Colour the walls
An art-lover and her team are getting kids from low-income groups to transform their learning spaces with murals that inspire
Alisha Aranha's Instagram page is a treat to browse through. A nude woman flying into space, a couple that she spied on at a beach, a Goan aunty selling choriz at a market, or the random doodle. There is always variety. Her art, though, is the world where she escapes into. When not sketching, the 31-year-old economics graduate freelances as a stockbroker and copy editor for research papers. "Growing up, I developed a deep connection with the visual arts, and it became a point of expression for me," says Aranha. "But, while I wanted to pursue it professionally, back then, my parents didn't think art education was a viable profession. They wanted me to take up something that guaranteed me a pay cheque." Her inability to join art school or the absence of a mentor, however, didn't stop Mumbai-based Aranha from immersing herself into her passion.
Not only did she continue to engage in it while juggling her 9 to 5 job, in 2013, she also started Scribble Foundation, with the simple idea of "providing accessibility to a good art teacher" to kids from low-income backgrounds. "I knew several government schools didn't have an art teacher, let alone an art budget," Aranha recalls. Driven by the desire to expose young minds to a world of possibilities, Aranha with the support of her art graduate friends led painting workshops at shelters and child-care centres in the city. A year later, she launched the Classroom Canvas Project, which has since, travelled the length and breadth of the country, where she gets kids to collaborate with artists to paint the corridors and walls of their shelters and classrooms.
"A lot of low-income schools have very poor infrastructure. The objective was to give children positive, warm and vibrant learning environments," says Aranha, adding, that she and her slowly-expanding team of like-minded artists decided to make aesthetic and infrastructural changes in these spaces by getting children, who belonged there, to become collaborators in this vision.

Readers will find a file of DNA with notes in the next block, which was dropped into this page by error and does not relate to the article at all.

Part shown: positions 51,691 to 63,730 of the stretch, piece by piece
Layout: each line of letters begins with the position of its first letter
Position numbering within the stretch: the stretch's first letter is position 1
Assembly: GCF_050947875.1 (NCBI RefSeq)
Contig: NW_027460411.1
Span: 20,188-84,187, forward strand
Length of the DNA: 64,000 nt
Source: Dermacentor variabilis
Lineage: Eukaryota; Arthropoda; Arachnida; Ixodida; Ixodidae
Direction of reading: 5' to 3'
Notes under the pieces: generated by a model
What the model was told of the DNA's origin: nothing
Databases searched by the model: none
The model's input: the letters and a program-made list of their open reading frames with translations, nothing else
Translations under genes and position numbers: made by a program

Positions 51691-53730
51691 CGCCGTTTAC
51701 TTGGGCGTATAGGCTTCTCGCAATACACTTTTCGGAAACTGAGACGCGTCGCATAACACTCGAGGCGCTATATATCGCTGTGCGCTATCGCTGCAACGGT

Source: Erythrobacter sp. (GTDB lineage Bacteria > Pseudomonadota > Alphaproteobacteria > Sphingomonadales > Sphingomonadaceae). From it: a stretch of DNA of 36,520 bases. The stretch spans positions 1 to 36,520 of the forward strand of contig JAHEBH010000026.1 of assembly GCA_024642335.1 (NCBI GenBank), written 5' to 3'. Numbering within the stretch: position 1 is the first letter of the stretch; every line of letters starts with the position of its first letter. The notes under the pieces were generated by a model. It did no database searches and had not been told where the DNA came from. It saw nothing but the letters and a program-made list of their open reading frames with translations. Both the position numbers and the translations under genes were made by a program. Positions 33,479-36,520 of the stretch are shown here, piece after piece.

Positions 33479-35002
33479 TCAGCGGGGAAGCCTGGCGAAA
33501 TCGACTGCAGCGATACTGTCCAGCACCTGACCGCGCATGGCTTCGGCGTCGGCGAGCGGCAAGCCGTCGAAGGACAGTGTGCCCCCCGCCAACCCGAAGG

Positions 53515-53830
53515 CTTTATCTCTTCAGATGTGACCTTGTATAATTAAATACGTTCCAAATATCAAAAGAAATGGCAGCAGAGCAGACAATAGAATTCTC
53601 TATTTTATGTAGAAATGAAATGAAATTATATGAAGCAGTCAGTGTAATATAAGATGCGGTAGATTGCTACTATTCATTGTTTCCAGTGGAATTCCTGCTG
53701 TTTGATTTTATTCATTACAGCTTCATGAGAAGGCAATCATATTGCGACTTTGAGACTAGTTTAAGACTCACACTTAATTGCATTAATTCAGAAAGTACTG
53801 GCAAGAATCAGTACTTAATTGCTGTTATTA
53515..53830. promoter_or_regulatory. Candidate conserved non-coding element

Scribble Foundation first shortlisted these schools, and then started by raising funds on social media to "hire masons to scrape down the walls and paint it". "We then invited artists who have experience in painting murals to re-imagine these spaces," she adds.
"Usually, the artists begin with an orientation, where they meet the kids, understand the environment and then conduct a drawing activity," says Aranha. She gives the example of the project the team recently did at the Udaan Community Centre in Malvani, Malad. "As part of the orientation for the artists, we walked them through the community to get a sense of where the kids come from and the kind of spaces they live in. This helps them figure what their mural could be like. For instance, artist Nandan Joshi did an activity where he told the kids to talk about their superpowers and draw it out on paper. He then took those portraits and re-created the same on the walls. So, you have someone playing the guitar or playing a mobile game."
Children are encouraged to collaborate to create the murals in their classrooms and corridors
Scribble Foundation has completed 10 projects across Mumbai, Goa, Orissa, Himachal Pradesh and Jammu, where they have painted murals in 21 classrooms and five corridors. What this has also done is motivated children to come to school, says Aranha. "There is a sense of ownership. They do not only become consumers of the environment, but also co-creators. Most importantly, they have a say, in creating their learning space."
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